Amazon taps AI to drive fashion recommendations

Discussion
Source: Amazon mobile app
Jun 14, 2019
Tom Ryan

Amazon.com last week introduced StyleSnap, a feature that makes fashion recommendations based on user-submitted photos.

Users begin by clicking the camera icon in the corner of the Amazon app and then take a photo or upload a photograph or screenshot of a fashion look they like. The app returns recommendations for similar items on Amazon that match the look in the photo. Users are able to filter suggestions across brand, pricing and reviews.

“The simplicity of the customer experience belies the complexity of the technology behind it,” said Jeff Wilke, CEO of worldwide consumer for Amazon, in introducing the feature last week at Amazon’s re: MARS (machine learning, automation, robotics, and space) 2019 conference.

Indeed, a blog entry expounded on how StyleSnap’s deep learning algorithms are able to identify items within lifestyle images and indoor images with dim lighting and also classify those items into categories like “fit-and-flair dresses” or “flannel shirts.”

The technology can be “trained” to identify the outfits by feeding it a series of images.

Amazon wrote, “To have neural networks identify a greater number of classes, we can stack a greater number of layers on top of each other. The first few layers typically learn concepts such as edges and colors, while the middle layers identify patterns such as ‘floral’ or ‘denim’. After having passed through all of the layers, the algorithm can accurately identify concepts like fit and outfit style in an image.”

StyleSnap also solves the “vanishing gradient problem” when neural networks “will stall and eventually degrade after a certain number of layers have been added.” Residual networks are applied to allow the training signal to skip over some layers in the network. Amazon wrote, “A unique method developed by Amazon researchers allows the network to learn new concepts while also remembering things it has learned in the past.”

StyleSnap also promises to help fashion influencers expand their communities and supports Amazon’s Influencer Program through which Instagrammers and bloggers earn commissions by recommending Amazon items. Amazon also just teamed up with popular Instagram influencers to launch The Drop, a streetwear label.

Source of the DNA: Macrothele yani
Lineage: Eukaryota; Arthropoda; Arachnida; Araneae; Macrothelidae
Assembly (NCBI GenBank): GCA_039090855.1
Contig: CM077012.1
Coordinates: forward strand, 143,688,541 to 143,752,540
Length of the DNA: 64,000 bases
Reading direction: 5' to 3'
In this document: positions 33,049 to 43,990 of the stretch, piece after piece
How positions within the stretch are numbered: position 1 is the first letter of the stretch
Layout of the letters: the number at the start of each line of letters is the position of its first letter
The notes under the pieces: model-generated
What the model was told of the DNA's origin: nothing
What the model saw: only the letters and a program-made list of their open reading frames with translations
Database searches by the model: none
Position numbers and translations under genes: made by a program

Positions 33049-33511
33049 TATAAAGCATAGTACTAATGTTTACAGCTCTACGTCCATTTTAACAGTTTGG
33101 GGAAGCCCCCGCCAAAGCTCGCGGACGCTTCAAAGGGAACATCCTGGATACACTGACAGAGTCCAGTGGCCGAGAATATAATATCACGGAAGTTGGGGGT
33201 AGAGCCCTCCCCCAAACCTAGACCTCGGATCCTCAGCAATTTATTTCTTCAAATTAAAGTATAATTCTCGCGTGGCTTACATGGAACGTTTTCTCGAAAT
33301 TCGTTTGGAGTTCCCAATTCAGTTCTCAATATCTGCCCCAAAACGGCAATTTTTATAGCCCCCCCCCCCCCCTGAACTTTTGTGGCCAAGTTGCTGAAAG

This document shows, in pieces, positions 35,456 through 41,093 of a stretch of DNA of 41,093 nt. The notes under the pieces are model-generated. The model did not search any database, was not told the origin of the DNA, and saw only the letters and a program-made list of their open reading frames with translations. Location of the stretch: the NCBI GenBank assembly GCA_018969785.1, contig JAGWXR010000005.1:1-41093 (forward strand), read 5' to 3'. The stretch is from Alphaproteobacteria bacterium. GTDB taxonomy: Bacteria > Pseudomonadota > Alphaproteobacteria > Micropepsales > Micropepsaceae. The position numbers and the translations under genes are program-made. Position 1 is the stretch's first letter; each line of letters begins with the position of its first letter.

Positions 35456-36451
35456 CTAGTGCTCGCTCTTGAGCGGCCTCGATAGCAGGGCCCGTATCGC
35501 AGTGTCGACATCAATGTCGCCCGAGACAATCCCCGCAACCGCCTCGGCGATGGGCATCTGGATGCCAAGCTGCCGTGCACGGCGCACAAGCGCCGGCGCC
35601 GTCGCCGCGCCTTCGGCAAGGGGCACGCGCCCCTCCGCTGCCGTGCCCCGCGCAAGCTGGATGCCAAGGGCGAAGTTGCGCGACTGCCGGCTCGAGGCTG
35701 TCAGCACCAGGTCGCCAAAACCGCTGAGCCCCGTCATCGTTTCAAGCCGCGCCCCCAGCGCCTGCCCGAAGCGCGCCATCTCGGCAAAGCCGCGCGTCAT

Asos, Stitch Fix and Uniqlo are some other retailers promoting AI-driven style suggestions for customers.

DISCUSSION QUESTIONS: What do you think of StyleSnap and the potential of artificial intelligence to support fashion discovery? Is StyleSnap more about appealing to Instagram influencers?

Please practice The RetailWire Golden Rule when submitting your comments.
Braintrust
"The tech is actually quite fascinating, but knowing “the algorithm” is the fashion advisor is kind of off-putting in the context of fashion."
"All of digital commerce is ultimately going this way."
"AI, deep neural networks, or any other touted new or old technologies all have a blind side. What they should be solving for is individual human sensory preferences."

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11 Comments on "Amazon taps AI to drive fashion recommendations"


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Michael La Kier
BrainTrust

If Amazon can get this right, and that’s a big IF given the fickleness of the fashion world, it will be huge. Using artificial intelligence can help people better shop for clothes and “find that look” on the spot. Assuming the tech — and Amazon inventory — can back this up, it will certainly find followers.

Anne Howe
BrainTrust

The tech is actually quite fascinating, but knowing “the algorithm” is the fashion advisor is kind of off-putting in the context of fashion. Because fashion is so fickle and personal, maybe branding it like Amazon did with “Alexa” is something to consider.

Jeff Sward
BrainTrust

Color me skeptical. I’m going to say that apparel shopping, and ultimately buying, is both a thinking and feeling experience. I’ll accept that algorithms can filter a broad array of choices and offer up an edited menu. So they’ve helped with the thinking. Final decisions are about feeling, both physical and emotional feeling. What is the weight, texture, wash and handfeel of the garment? How does is feel when tried on … fit? Sounds like algorithms can help save steps, but not necessarily help with final decisions.

Ananda Chakravarty
BrainTrust